• 2. 2 Pulmonary Medicinepool of immunological reagents are available, (b) their body infection induces airway hyperresponsiveness (AHR) tosize is small and the breeding period is short so experiments inhaled methacholine (MCh) [14, 15]. Schwarze et al.can be performed in a cost- and time-effective manner, showed that acute RSV infection in mice results in AHR(c) a wide array of gene-manipulated mice (transgenic or and neutrophilic and eosinophilic inflammation [14]. Thisknockout mouse strains) have been generated which allow response is associated with the predominant production ofdirect assessment of the roles of single genes or related Th1-type cytokines from peribronchial lymph node cells inproteins in development of disease, and (d) mouse models vitro. The development of AHR to inhaled MCh peakedhave been widely used to investigate asthma, an advantage on day 7 after RSV infection [16], and 14–21 days afterto study the interaction between RSV infection and allergic RSV infection, AHR resolved to baseline levels. Epithelialairway responses. cell damage, inflammation, and neural pathways have been RSV is a negative-sense, single-stranded RNA virus of shown to be involved in RSV-induced AHR in mice [17, 18].the paramyxovirus subfamily pneumovirinae. The single The extent and duration of lung histopathology may varygreatest disadvantage in using mouse models for studies of depending on the particular model selected. A number ofthe human RSV pathogen is that pneumoviruses are highly factors must be taken into consideration when interpretingrestricted to their natural hosts. Human RSV is not a natural data from these different models: (a) the dose of virusrodent pathogen; therefore, a large inoculum of virus is inoculum, (b) the strain and purity of the virus: therequired to achieve even a modest degree of virus replication. virus preparation should be purified and inoculated freeIn the most permissive mouse strains, such as BALB/c, of culture-derived factors (cytokines, chemokines, etc.) thatchallenge using an inoculum (1–10 million plaque-forming could potentially modify the host’s response to the virus.units (pfu)) of human RSV wild-type (WT) strain A2 or the (c) The route of inoculation: in most studies, RSV isWT long strain is required to achieve productive infection. given intranasally, but in some animal models RSV is givenA high dose (107 –108 pfu) may cause severe alveolitis with intratracheally. Intratracheal inoculation may require a lowerpneumonia, whereas a lower dose (105 –106 pfu) mainly dose of RSV to achieve similar lung histopathology. (d) Thecauses bronchiolitis with no alveolitis or pneumonia. For strain of mouse used: BALB/c mice are the most commonlythese reasons, some groups have used pneumonia virus of used strain because they appear to be the most permissivemice (PVM), the mouse equivalent strain of human RSV. for human RSV. However, BALB/c mice tend to be moreBecause PVM is a natural rodent pathogen, far fewer virions proficient in producing Th2 responses than other strainsare required to induce infection. PVM replicates to high such as C57BL/6 mice [19]. (e) The last factor is the age oftiters in the mouse lung but can cause severe disease with mice at the point of viral inoculation.significant mortality in immunocompetent hosts, which israrely seen in humans. As little as 2 pfu elicits a respiratory 3. Mouse Models of Asthmatract infection, ∼30 pfu provokes a productive infection withsevere bronchiolitis, and 300 pfu results in rapid death [5]. Asthma is a complex syndrome of unknown etiology. MouseHowever, antiviral therapies specific to human viruses (e.g., models are the most commonly used animal model to studyneutralizing antibodies) cannot be tested in these models the pathogenesis of asthma. Experimental asthma is usuallyusing nonhuman viruses. induced by initial systemic sensitization to allergen together Most of the studies with mouse models were initiated with alum as an adjuvant followed by airway challenge withby intranasal inoculation of human RSV. Viral replication, aerosolized allergen for 1–9 days in acute models and for 5–9airway inflammation, innate and adaptive immunity, and weeks in chronic models. In these models, different strains ofairway responsiveness are measured at different time points mice (with different susceptibilities) can be used. In addition,after RSV infection. Virus replication in the lung usually the mode of sensitization (with or without adjuvant), thepeaks 3-4 days after infection, and clearance is generally route of sensitization (systemic or local airway sensitization),achieved by 2-3 weeks after inoculation. However, evidence and the frequency and duration of airway allergen challengefor RSV RNA which persisted in lung homogenates for 100 can be varied, leading to identification of various pathwaysdays or more has recently been demonstrated [6, 7]. The and mechanisms that perhaps reflect the heterogeneity ofsignificance of such virus persistence is not clear, and it is not human asthma [20, 21].known whether the persisting virus can cause any form of To investigate the interaction of RSV infection andchronic airway disease. In general, RSV infection can induce asthma, these experimental asthma models are combinedsecretion of cytokines such as IFN-γ, IL-4, IL-5, IL-10, IL-12, with RSV infection, either prior to or following allergenIL-13, and chemokines such as CCL2, CCL3, CCL5, CXCL10, challenge, uncovering mechanisms whereby viral infectionsand KC [8]. RSV infection also induces the generation of may contribute to the pathophysiology of asthma.lipid inflammatory mediators, such as cysteinyl leukotrienes[9, 10]. Many immune and inflammatory cells are involved 4. Effects of Prior Airway Allergen Exposure onin acute RSV infection, including neutrophils, dendritic cells RSV-Induced Airway Responses(DCs), macrophages, natural killer (NK) cells, natural killerT (NKT) cells, T cells, and eosinophils. It has been recognized Following RSV infection, most individuals develop mildthat the host immune responses to RSV are responsible symptoms, which are usually restricted to the upper airwaysfor a substantial portion of RSV-induced pathophysiological [22]. This is in contrast to subjects with underlying diseaseschanges [11–13]. In the context of this discussion, RSV such as asthma, where the virus may take advantage of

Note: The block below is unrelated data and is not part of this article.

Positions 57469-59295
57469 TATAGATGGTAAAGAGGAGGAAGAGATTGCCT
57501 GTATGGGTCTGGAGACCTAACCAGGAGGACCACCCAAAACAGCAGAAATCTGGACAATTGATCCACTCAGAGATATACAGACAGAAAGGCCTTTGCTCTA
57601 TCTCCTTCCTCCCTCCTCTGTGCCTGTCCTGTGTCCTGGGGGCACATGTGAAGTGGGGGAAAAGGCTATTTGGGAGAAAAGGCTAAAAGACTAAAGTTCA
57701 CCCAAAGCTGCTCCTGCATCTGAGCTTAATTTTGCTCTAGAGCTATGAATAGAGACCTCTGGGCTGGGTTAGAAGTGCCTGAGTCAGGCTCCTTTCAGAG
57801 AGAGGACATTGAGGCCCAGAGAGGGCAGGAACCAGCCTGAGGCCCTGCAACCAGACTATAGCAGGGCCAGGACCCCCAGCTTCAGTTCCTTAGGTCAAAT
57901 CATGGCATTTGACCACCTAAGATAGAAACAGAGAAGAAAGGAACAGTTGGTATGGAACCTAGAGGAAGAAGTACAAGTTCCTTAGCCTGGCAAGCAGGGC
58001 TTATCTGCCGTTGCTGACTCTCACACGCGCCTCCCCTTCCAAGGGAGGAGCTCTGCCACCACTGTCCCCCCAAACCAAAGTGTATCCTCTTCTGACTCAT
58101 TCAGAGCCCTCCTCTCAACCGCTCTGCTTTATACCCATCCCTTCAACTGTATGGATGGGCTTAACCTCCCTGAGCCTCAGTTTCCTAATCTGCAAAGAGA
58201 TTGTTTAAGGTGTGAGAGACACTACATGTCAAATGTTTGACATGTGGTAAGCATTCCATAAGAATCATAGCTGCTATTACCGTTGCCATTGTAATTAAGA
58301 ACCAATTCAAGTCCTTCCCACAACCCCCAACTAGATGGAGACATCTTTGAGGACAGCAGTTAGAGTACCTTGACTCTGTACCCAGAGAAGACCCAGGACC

• 3. Pulmonary Medicine 3a deficient antiviral response and spread to the lower airways in infancy and then of asthma during childhood [35]. Bywhere they mediate tissue damage and inflammation. This contrast, Thomsen and colleagues, using a large dataset ofcan result in exaggerated constrictive airway responses 8,280 twin pairs in Denmark, found that the associationto both allergen and nonspecific stimuli [23]. Indeed, a between RSV and asthma was essentially due to sharedviral infection is the most common cause of an asthma genetic predisposition [36]. However, both studies sufferedexacerbation [24]. from inadequate phenotypic definition of RSV infection and In earlier studies, when BALB/c mice were previously of asthma and failed to shed further light on the continuingexposed to OVA via the airways followed by RSV infection, debate.the degree of AHR was significantly increased and was Despite the many limitations of animal studies, con-associated with an increased proportion of Th2 (IL-4, IL-5) trolled experiments can be carried out to directly determinecytokine-producing T lymphocytes [25]. This response the interplay between RSV and allergic sensitization andwas also associated with the increased accumulation of the development of an asthma-like phenotype. When RSVeosinophils, neutrophils, and CD8+ T cells in the lungs. is administered after allergen exposure, this combinationThese results suggested that airway allergen exposure prior results in the development of a greater degree of AHR asto RSV infection may predispose sensitized hosts to a greater described above [25, 26]. Barends et al. demonstrated thatdegree of RSV-induced AHR and airway inflammation. Sim- RSV infection during the provocation phase to allergenilarly, when using a different trigger, ultrafine carbon black enhanced pulmonary expression of Th2 cytokines, lung(CB) particles, Lambert et al. demonstrated a synergistic pathologic lesions, and AHR but not Th1 responses [37].effect of ultrafine CB particles with RSV infection on the The same group further demonstrated that the timing ofdevelopment of airway inflammation and AHR in BALB/c RSV infection was critical for such RSV-enhanced allergicmice [26]. These data indicate that prior exposure to allergen responses. When the immune system was Th2-primed byin a sensitized host can lead to enhanced Th2-dominant allergen (i.e., OVA), inoculation with RSV enhanced theimmune responses against RSV. Among the Th2 cytokines allergic responses [38]. This is consistent with substantialreleased following RSV infection in “allergic” animals, IL- clinical and epidemiologic evidence that RSV infection4, IL-5, and IL-13 are involved in development of airway triggers exacerbations of asthma. Strong links between viraleosinophilia and AHR [25, 27, 28]. infection and acute worsening of asthma have been shown in approximately 80% of cases in children [39] and 70% in5. Effects of Initial RSV Infection on adults [40]. Subsequent Airway Allergic Responses However, when RSV infection precedes airway allergen exposure, the experimental results are inconsistent. In anIt appears that RSV infection, particularly in children under approach where OVA aerosolization began 10 days after1 year old with severe bronchiolitis requiring hospitalization, RSV infection in BALB/c mice, Schwarze et al. demon-has a strong linkage to development of allergic asthma [29– strated that mice sensitized to OVA via the airways after31]. An ongoing debate that remains unresolved is whether RSV infection developed increased AHR, and pulmonaryRSV can induce asthma and whether the response is different eosinophilic and neutrophilic inflammation, associated within atopic compared to nonatopic infants. Certainly, the the predominant production of Th2-type cytokines [14].presence of IgE antibodies to RSV has been linked to more Furthermore, treatment with anti-IL-5 antibody abolishedsevere disease [32]. The development of clinical strategies AHR and eosinophilic but not neutrophilic inflammationis in many ways tied to our thinking. For example, the in both RSV-infected and RSV-infected followed by OVAprevention of RSV lower respiratory tract infection, with the exposure groups. Freihorst et al. [41] showed significantlyuse of anti-RSV monoclonal antibody therapy, has shown higher OVA-specific IgG in RSV-infected, allergen challengedsome benefit in “preventing” asthma in some but not all BALB/c mice than the uninfected, OVA-challenged controls.studies [33]. If RSV is truly an initiator of asthma, then Similar results have been reported in guinea pigs andRSV preventive interventions could reduce or, at a minimum, calves [42, 43]. In contrast, Peebles et al. showed that RSVdelay the onset of asthma. Such interventions might be most infection prior to allergic sensitization protected against theeffective among those genetically predisposed to more severe development of allergen-induced AHR and allergic airwayRSV infection and asthma. A recent study demonstrated inflammation [44]. Liu and Kimura observed similar resultsthat RSV prophylaxis in nonatopic children decreases the when using Japanese cedar pollen (JCP) as the allergenrelative risk of recurrent wheezing by up to 80% but has little [45]. These discrepancies may reflect the complexity of RSVto no effect in infants with an atopic family history [34]. infection, differences among virus strains, and the approachAlthough remaining to be confirmed, the findings suggest to infection, all which can lead to differences in the extent ofthat RSV may predispose to recurrent wheezing in an atopy- Th1 and Th2 responses. The genetic background of the mice,independent manner. Two recent clinical studies addressing age at infection or allergen exposure, prior exposure to RSV,causation between infant RSV infection and asthma came or allergen or microbial infections may all contribute to theto different conclusions. Wu and colleagues found that 4- differences in Th1/Th2 balance. Together, the data suggestmonth-old infants at the winter virus peak, which means that the airway response to allergen may depend on the host’sthat they likely were exposed to an entire RSV season at immune setting induced by the prior RSV infection.an age when they were most susceptible to develop severe To mimic the human clinical situation more closely,RSV-associated disease, had an increased risk of bronchiolitis some groups have employed an approach where BALB/c